Some of the greatest players never adjusted, if they even bothered to try.
Part of Nadal's triumph was the residue of his desire, perhaps matched only by Connors' in the game's modern history. (How about a mythical duel between those two, each in his prime, on the New York stage?) But Nadal crafted some major adjustments to acquit himself so magnificently in New York. He made huge improvements in his serve, tinkered with his groundstrokes, basically forgot everything that ever helped him on clay. Just as he became a champion at Wimbledon -- a downright laughable notion at the beginning of his career -- Nadal willed his way to a U.S. Open title, through belief and a fierce work ethic on the practice courts.
To see him collapse in ecstasy at the finish, then sink to his knees moments later in appreciation of the crowd's long ovation, was one of the sport's most moving spectacles of recent years. He's such a kind, decent man off the court, and so genuinely humble in assessing his place in the pantheon. In some ways he's still the shy, almost childlike figure we saw when he first joined the tour. I can't imagine anyone in tennis feeling resentment or disdain over his epic victory. And few can even comprehend his becoming the first player since
We'll set aside his place in history for another discussion, but this I submit: Nadal has a way of snapping a radically cross-court forehand -- in a sprint, at full extension -- in a manner seldom (if ever) seen. And in the long history of two-handed backhands, no player ever generated as much cross-court velocity as Nadal when he's on the run and not fully balanced. He seems to save these shots for the most crucial moments (lest his wrists go limp from fatigue), and they invariably point directly to the final outcome.
Wrapping up the Open on other fronts:
A point away from taking a 4-3 lead in the fifth set, Federer botched an inside-out forehand with Djokovic (after an astounding get) almost completely off the court. He managed to hold, but he cracked three badly misfired forehands when Djokovic broke for 6-5, and he committed four more forehand errors in the final game, including the clincher.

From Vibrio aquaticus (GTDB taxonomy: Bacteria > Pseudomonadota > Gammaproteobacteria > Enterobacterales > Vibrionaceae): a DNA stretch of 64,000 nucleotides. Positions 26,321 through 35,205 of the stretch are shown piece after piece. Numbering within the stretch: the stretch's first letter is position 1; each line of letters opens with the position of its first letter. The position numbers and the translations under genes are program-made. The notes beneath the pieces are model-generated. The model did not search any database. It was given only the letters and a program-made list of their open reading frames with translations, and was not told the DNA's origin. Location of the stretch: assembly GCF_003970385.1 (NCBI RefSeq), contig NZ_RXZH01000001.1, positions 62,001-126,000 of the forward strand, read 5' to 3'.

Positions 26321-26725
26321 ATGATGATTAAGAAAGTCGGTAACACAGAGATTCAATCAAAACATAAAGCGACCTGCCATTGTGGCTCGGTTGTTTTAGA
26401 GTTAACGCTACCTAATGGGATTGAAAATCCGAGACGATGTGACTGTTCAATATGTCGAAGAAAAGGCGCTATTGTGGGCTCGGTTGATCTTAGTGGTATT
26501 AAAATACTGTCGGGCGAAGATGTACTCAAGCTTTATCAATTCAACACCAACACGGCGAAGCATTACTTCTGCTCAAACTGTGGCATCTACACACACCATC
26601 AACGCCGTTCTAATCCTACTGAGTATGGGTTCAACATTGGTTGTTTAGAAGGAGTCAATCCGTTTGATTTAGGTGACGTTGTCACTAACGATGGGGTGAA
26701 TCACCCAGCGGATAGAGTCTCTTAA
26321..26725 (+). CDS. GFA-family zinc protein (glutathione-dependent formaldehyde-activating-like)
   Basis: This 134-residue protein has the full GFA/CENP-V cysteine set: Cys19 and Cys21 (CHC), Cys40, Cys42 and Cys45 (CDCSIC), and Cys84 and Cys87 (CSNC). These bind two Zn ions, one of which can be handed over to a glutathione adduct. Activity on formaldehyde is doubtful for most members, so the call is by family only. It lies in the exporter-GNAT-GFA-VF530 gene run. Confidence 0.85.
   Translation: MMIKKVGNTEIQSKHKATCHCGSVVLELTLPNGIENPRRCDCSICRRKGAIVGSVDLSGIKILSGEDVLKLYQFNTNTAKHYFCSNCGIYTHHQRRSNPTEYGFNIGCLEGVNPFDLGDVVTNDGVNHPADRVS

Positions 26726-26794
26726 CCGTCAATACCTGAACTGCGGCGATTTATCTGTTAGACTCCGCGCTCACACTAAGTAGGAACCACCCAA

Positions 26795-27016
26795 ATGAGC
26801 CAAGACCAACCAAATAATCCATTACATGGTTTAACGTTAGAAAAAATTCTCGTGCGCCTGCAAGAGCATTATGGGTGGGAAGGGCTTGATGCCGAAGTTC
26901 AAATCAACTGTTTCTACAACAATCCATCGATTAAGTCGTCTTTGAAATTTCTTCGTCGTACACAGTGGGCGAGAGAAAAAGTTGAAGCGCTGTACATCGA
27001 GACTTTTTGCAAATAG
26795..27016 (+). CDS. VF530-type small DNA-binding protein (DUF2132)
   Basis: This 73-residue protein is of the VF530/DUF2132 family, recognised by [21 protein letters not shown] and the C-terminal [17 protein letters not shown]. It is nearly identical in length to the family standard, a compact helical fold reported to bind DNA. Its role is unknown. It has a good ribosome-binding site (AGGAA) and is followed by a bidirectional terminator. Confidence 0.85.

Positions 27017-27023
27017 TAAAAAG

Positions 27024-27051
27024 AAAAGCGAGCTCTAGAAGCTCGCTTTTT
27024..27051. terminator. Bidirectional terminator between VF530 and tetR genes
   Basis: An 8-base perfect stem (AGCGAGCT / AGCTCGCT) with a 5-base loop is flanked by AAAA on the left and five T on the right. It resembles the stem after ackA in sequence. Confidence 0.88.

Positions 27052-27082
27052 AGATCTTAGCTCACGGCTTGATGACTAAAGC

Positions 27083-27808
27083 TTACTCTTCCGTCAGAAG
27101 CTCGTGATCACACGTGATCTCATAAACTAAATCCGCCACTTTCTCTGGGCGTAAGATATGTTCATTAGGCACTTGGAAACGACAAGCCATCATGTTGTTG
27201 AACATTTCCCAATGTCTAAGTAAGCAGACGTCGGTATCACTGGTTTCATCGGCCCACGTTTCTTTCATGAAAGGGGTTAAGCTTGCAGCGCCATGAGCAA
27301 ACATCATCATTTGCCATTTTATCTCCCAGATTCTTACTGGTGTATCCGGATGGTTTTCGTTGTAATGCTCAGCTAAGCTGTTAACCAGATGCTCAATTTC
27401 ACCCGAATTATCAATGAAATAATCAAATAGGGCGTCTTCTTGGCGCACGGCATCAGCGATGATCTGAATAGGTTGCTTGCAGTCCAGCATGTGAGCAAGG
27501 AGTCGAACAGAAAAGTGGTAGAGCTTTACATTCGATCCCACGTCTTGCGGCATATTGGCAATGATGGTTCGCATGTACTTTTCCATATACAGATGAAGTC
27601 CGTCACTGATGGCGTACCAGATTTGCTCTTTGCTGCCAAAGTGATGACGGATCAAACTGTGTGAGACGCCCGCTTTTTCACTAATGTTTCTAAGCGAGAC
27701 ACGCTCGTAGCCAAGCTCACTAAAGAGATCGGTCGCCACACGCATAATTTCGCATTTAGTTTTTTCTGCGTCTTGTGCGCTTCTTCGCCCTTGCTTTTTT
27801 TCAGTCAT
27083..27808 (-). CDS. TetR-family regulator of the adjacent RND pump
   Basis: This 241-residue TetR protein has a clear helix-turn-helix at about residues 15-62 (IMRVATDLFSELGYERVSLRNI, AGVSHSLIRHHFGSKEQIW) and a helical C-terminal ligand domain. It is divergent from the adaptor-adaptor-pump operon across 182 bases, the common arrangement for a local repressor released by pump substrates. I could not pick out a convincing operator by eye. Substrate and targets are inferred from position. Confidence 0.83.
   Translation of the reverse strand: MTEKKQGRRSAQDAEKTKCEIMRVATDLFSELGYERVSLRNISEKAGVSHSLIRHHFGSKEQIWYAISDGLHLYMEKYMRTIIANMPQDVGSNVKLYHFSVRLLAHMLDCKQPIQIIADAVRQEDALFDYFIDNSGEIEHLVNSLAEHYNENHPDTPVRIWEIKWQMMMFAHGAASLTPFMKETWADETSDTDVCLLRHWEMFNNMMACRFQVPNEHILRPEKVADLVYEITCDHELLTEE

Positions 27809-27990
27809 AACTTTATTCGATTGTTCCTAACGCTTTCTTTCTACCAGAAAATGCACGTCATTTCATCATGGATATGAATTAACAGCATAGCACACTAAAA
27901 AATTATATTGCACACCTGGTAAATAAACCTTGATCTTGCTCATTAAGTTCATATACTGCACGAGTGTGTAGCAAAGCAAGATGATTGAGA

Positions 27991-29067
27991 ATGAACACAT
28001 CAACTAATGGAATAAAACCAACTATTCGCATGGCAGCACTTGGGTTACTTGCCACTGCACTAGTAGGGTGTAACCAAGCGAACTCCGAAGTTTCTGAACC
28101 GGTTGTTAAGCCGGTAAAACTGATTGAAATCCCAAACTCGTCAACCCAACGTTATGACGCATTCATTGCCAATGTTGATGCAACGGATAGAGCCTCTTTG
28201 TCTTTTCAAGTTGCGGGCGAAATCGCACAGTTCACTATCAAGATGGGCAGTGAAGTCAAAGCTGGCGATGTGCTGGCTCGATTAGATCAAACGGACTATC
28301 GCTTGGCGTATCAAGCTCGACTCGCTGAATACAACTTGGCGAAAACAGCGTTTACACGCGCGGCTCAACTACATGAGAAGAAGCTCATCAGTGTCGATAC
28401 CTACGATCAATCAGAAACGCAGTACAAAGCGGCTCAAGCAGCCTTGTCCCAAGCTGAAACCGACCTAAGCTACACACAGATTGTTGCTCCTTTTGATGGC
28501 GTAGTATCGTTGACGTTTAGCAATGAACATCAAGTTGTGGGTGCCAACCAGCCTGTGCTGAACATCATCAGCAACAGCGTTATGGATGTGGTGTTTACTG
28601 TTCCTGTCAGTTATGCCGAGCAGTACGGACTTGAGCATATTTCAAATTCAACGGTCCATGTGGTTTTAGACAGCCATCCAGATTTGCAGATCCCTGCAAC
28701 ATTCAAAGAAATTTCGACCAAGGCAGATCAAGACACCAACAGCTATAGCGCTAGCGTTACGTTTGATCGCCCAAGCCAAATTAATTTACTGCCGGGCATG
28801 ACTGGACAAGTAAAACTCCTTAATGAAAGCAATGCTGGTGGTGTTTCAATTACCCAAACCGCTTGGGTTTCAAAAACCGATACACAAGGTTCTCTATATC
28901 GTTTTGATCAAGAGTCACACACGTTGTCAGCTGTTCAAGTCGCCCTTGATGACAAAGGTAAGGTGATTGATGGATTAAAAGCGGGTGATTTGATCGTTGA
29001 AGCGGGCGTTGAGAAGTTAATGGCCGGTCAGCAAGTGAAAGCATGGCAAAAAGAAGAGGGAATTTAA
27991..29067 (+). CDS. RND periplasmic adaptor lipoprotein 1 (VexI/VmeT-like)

That's just bizarre. So is the fact that after blowing match points in high-profile hardcourt losses to Berdych (Miami) and
"One point," said Federer. "One point away from me being there. I'll never know how it would have gone."
Seasoned television analysts rationalized the move. From the standpoint of local news and syndicated programming, CBS couldn't ask its countless local affiliates to stick with the tennis. After all,
I'm picturing, too, a good number of fans who work night shifts. Setting their DVR systems for not only the allotted CBS time slot, but for two or three hours afterward (in case of a rain delay), they figured they had it made. Get home around midnight, cue up the tape, best of all worlds. Imagine their rage when they learned it was shuffled off to some other network.
Clijsters' finest moment: Looking to cash in a break point at 4-all in the third set, Clijsters measured two crucial elements -- a stiff wind in her face and
Nobody was more disappointed in Venus' performance than her father, Richard, who sternly downplayed the conditions. "The wind had nothing to do with it," he told
Zvonareva lost that point, and as CBS came back from a commercial break, we saw extensive footage of Zvonareva's titanic emotional collapse during last year's fourth-round loss to
Playing Djokovic with a spot in the semifinals on the line, Monfils was in reasonably good position to crush a baseline forehand when he inexplicably leaped in the air and tried to hit the ball between his legs. The shot sank horribly into the lower part of the net as people tried to grasp what they'd witnessed. A bit later, on the retreat from net to baseline, Monfils once again took to the skies when he was in fine position to strike a wrap-around forehand across his body. Airborne, for no good reason, he hit the ball about six miles long. Don't take this as an accusation, but Monfils lent the impression of a man playing high.
What it all means, for those planning on attending the Open next year: Don't miss your chance to watch the action on Louis Armstrong or the Grandstand. That's where coolness lives.